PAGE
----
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Author Topic: SDR tech inevitable?  (Read 5336 times)
AA4PB
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Posts: 12980




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« Reply #15 on: February 25, 2010, 07:36:50 AM »

Does it operated with a Dell PC and sound card? :-)
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KF6QEX
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Posts: 608




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« Reply #16 on: February 25, 2010, 08:49:40 AM »

AA4PB & K9IUQ, I'd love to see'em !

Got links?

I'm trying to resist splitting hairs, I guess anyone reading both posts will draw their own conclusions as to the "done already" claim Smiley

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W6RMK
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Posts: 659




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« Reply #17 on: February 26, 2010, 07:44:52 AM »

The Flex 5K is available as a "all in one, no PC required" box.  There are a variety of SDRS with embedded processors (e.g. theIC7000) with fixed function, but I suspect that what the original posters were talking about was SDR with "user changeable" software, and that is a smaller segment.   A commercial vendor (Icom, Kenwood, etc.) faces some regulatory problems with a totally open platform.

And, today, a lot of hams who are interested in SDR are interested as an "adjunct" to their regular station, so they want a lower entry price; just to try it out.  Leveraging the omnipresent PC to do that helps, at the expense of a fair number of compatibility hassles (what do you mean I have to upgrade my 386 from DOS3.1 to run the Flex?).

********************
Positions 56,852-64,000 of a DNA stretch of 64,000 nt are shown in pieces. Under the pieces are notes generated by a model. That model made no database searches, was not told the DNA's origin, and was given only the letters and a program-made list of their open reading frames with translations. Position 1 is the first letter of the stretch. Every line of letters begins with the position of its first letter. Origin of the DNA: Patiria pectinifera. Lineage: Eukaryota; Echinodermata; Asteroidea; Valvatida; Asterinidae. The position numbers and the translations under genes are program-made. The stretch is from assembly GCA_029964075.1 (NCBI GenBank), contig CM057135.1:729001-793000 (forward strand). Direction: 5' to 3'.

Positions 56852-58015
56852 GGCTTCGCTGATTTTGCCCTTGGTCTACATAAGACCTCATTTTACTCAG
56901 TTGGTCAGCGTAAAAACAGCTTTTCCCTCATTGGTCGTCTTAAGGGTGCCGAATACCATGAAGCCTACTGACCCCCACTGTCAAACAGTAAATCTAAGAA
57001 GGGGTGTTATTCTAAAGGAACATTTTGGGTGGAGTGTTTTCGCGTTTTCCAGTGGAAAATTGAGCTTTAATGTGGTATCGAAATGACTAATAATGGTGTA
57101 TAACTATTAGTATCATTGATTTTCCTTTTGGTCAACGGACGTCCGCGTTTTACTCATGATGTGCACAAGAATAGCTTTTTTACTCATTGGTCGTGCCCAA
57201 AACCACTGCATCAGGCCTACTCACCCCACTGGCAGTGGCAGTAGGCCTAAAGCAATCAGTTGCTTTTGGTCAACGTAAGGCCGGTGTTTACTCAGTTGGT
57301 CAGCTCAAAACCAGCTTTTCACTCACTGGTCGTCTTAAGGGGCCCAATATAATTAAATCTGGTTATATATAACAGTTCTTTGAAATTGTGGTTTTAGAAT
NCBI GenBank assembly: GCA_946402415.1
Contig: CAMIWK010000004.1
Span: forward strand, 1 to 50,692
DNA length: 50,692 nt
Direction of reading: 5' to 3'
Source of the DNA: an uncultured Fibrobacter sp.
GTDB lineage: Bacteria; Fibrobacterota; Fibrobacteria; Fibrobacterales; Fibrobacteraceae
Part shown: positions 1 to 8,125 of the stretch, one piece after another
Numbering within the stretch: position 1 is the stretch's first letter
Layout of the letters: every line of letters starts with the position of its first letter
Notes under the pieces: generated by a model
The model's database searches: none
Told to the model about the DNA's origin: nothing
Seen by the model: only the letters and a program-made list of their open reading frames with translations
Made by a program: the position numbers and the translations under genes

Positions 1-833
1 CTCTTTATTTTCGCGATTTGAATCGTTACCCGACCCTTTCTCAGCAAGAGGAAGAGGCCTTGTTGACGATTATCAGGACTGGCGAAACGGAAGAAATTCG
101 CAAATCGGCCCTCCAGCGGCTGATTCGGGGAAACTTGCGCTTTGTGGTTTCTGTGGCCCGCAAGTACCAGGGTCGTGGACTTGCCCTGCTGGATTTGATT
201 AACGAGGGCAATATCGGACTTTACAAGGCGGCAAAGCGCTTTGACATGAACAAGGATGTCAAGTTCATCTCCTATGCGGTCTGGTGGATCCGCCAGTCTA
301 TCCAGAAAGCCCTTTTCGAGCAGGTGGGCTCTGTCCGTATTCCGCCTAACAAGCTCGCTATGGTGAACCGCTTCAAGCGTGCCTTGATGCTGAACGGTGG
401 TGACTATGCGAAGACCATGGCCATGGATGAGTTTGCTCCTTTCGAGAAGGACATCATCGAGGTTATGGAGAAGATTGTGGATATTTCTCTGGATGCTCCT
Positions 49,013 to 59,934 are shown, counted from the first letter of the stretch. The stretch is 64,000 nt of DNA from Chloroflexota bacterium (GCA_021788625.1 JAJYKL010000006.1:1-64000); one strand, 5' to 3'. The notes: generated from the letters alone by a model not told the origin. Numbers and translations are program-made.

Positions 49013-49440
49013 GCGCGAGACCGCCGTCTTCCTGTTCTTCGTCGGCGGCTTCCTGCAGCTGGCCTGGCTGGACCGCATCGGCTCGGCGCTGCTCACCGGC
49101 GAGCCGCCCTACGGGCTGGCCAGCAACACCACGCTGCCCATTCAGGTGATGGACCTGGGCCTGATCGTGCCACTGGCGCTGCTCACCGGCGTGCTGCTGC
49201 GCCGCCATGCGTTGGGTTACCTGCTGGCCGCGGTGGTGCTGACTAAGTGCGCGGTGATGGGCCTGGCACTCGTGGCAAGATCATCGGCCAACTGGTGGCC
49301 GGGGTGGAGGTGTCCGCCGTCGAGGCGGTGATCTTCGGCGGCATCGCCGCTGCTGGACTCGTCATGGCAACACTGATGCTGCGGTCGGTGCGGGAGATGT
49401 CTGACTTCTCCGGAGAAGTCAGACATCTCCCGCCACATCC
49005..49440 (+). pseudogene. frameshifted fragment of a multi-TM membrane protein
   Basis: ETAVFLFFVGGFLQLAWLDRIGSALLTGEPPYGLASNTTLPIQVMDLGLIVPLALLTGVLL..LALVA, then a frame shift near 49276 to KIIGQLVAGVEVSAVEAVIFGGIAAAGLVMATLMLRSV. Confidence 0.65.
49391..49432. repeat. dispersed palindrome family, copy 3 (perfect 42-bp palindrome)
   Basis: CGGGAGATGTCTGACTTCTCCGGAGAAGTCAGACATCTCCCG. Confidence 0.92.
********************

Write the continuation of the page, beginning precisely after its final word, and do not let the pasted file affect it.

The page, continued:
Over time, as the regulatory and other issues get resolved, I suspect we'll see more "user upgradeable" radios, with software upgrades produced by the manufacturer (Ten Tec Argonaut V, for instance). "user programmable" in the "do anything with the radio" sense will always be a niche market, conceptually no different than homebrew amplifier builders or antenna builders.
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W9OY
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« Reply #18 on: February 26, 2010, 06:47:15 PM »

Plug into your computer sound card?  If you are referring to the Flex, what planet are you on?  Those radios haven't "plugged into a sound card" for many years.  

73  W9OY
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W6RMK
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Posts: 659




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« Reply #19 on: February 26, 2010, 07:37:12 PM »

Considering the Flex 5000 was *announced* in April 07, demo'ed in May at Dayton. (I don't recall when they started shipping, but it was certainly before the end of the year)...
In any event, let's call it significant sales in 2008 and 2009, and I'll bet that Flex was still selling SDR1Ks well into 2008, if not 2009, and the SDR1k does "plug into a soundcard"  (and folks are still selling SDR1Ks on the used market)

so, I don't think that's really "years" since Flex SDRs plugged into a sound card, especially in the context of lots of hams who are using radios made 50 years ago.
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KF6QEX
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Posts: 608




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« Reply #20 on: February 26, 2010, 10:26:48 PM »

>>You can get the links the same way I did. Google.

Why didn't I think of that? !!  Smiley

Obviously if I had found something that resembles a radio "face" ,
that can control the Flex, I wouldn't have claimed it doesn't exist.
I wouldn't be asking for a link from you, not to mention I would have
spent any time typing.



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KF6QEX
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Posts: 608




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« Reply #21 on: February 26, 2010, 10:48:01 PM »